It was really after I stopped being bullied when I realized I was being bullied.  Because no one made fun of me again, or called me names.  Every kid in school gave me a new sense of respect.  This was something I have never had in my life.  Respect.  It actually felt awkward, because this was really a new thing for me.  People liking me.  It was unreal.  Being “respected” was like a tingling sensation – a truly funny feeling, a sense that I never had.  It was like being in love for the first time.  It felt like butterflies in my stomach.  I felt human.

What my story means

Not everyone is like me who was able (or stupid enough) to stand up for myself.  I didn’t even know I was standing up for myself.  I only stood up because I saw something interesting in a movie and I tried to apply it in real life.  What if I didn’t watch that movie?  I might have continued to be bullied in school, and later on, in life – because I would have accepted bullying as a normal part of life.  Throughout the bullying, no one stood up for me.  My classmates knew I was being bullied.  But they remained silent.  Even the teachers.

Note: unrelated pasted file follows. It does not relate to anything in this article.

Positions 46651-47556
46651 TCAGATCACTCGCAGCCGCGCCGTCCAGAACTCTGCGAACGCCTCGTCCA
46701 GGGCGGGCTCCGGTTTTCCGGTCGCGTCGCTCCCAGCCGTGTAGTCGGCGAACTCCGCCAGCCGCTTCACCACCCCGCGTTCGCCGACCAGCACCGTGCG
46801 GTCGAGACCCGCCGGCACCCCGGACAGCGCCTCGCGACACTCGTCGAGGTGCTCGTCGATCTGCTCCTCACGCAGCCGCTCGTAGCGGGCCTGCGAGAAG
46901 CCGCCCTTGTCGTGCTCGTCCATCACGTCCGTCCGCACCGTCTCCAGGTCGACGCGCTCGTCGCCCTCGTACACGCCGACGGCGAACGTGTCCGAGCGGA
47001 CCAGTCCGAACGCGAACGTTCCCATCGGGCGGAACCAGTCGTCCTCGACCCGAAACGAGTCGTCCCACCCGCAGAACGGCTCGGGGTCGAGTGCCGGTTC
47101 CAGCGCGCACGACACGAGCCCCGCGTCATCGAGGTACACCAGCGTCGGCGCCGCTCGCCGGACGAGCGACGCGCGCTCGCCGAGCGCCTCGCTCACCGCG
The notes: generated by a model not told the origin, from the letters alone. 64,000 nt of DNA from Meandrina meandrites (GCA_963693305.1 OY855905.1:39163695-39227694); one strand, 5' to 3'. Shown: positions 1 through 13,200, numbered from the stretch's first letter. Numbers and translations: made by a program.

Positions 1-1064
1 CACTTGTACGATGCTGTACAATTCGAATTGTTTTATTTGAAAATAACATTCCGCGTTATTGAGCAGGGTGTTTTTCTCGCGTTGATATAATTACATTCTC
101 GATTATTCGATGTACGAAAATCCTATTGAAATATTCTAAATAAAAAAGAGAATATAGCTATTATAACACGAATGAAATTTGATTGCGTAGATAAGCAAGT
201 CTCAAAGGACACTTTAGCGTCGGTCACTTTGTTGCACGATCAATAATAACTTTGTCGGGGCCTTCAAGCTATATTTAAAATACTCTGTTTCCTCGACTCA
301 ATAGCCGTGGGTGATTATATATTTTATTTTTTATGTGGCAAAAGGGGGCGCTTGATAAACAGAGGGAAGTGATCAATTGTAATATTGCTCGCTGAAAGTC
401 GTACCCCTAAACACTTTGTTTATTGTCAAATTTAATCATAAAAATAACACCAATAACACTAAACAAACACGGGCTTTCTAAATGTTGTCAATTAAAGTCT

My story shows that a child’s view of the world is shaped by the world around him.  A world of bullying has shaped much of my early childhood experience.  I accepted bullying because I didn’t know it was wrong.  I didn’t know I was supposed to stand up for myself, because no one dared stand up for me, or even told me that I was being bullied.  I came to realize that people who are bullied often do not know they are being bullied.  It’s just life for them, because it is their reality.